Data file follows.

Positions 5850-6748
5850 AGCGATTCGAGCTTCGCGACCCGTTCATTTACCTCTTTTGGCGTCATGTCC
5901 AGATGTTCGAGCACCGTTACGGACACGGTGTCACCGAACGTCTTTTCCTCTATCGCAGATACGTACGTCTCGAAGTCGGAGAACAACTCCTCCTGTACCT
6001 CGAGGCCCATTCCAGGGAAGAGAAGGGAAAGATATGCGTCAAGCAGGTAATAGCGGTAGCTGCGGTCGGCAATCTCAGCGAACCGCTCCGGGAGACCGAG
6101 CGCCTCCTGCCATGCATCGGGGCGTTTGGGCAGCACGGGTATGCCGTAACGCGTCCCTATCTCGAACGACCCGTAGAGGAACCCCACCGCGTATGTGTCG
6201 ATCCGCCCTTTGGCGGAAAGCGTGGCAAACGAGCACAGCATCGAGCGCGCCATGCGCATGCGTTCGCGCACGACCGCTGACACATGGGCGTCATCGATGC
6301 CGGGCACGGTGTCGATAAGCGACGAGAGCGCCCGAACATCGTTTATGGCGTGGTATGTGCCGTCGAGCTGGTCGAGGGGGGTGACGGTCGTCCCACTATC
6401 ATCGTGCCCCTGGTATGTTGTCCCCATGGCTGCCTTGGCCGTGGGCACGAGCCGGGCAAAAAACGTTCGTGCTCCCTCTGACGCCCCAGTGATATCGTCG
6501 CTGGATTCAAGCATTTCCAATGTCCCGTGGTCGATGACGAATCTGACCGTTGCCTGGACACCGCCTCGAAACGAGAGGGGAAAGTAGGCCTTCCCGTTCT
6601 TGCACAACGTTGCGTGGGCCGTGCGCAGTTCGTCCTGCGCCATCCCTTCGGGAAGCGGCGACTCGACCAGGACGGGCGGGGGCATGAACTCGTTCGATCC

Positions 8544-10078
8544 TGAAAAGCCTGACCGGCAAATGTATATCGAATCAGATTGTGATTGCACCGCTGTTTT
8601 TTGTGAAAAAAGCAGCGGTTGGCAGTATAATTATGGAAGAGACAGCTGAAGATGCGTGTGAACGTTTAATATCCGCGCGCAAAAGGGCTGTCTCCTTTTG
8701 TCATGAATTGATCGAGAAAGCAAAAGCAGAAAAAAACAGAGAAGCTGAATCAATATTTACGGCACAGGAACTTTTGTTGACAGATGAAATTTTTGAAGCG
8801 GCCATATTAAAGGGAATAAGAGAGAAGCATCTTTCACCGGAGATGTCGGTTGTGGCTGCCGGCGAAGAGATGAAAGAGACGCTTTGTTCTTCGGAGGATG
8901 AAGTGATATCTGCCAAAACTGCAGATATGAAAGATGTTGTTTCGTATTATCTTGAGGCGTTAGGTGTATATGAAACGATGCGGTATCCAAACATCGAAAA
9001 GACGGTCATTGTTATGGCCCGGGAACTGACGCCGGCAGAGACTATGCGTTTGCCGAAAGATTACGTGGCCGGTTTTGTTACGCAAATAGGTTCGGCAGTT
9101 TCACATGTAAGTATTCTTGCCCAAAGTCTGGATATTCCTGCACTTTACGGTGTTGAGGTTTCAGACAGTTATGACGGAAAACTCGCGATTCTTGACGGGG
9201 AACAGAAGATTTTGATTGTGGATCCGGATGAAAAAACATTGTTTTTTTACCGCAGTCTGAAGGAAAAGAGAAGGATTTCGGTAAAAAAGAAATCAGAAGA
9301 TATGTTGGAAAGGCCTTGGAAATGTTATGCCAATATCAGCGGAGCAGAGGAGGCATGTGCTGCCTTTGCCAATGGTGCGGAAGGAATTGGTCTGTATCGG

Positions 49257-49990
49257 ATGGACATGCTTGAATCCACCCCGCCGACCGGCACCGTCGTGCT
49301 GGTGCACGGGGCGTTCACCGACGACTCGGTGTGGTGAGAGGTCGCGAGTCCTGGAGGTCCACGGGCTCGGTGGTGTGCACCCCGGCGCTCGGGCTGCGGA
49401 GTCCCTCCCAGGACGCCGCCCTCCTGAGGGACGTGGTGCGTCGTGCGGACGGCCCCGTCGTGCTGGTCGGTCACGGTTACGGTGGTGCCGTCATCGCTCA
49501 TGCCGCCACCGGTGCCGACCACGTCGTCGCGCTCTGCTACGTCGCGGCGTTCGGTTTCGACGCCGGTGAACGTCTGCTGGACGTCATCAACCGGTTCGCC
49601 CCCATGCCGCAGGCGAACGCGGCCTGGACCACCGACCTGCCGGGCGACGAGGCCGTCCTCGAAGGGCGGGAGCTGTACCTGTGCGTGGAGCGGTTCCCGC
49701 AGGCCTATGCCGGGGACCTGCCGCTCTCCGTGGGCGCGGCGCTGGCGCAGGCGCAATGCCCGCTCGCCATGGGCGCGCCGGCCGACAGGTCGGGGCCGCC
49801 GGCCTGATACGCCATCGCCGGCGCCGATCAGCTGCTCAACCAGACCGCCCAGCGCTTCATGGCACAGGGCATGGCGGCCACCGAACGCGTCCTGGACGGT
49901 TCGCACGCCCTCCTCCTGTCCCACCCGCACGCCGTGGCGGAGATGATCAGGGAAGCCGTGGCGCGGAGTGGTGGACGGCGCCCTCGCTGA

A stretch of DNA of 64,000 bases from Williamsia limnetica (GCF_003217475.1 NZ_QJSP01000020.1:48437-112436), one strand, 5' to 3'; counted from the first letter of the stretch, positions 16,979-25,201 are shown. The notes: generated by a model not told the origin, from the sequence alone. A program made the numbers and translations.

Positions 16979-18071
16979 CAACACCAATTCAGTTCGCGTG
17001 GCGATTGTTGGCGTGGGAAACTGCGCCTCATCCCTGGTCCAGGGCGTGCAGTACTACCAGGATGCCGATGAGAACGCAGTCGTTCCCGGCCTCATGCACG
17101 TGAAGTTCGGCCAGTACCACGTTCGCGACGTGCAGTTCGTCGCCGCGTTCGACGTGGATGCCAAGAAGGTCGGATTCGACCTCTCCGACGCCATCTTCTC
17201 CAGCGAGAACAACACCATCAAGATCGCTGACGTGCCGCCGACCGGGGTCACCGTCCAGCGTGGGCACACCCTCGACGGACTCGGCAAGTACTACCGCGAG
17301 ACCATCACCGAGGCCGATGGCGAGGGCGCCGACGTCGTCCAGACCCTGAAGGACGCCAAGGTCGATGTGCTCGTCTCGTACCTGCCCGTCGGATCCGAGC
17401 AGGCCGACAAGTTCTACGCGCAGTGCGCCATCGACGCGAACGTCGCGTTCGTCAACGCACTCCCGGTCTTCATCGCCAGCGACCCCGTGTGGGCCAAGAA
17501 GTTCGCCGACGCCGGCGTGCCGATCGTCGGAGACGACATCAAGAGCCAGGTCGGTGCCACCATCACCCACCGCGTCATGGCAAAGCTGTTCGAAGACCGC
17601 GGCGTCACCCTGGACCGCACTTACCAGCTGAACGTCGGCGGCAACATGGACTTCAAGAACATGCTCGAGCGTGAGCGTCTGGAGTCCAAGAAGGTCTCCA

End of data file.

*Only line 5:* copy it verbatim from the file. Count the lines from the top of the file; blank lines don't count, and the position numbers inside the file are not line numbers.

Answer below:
6101 CGCCTCCTGCCATGCATCGGGGCGTTTGGGCAGCACGGGTATGCCGTAACGCGTCCCTATCTCGAACGACCCGTAGAGGAACCCCACCGCGTATGTGTCG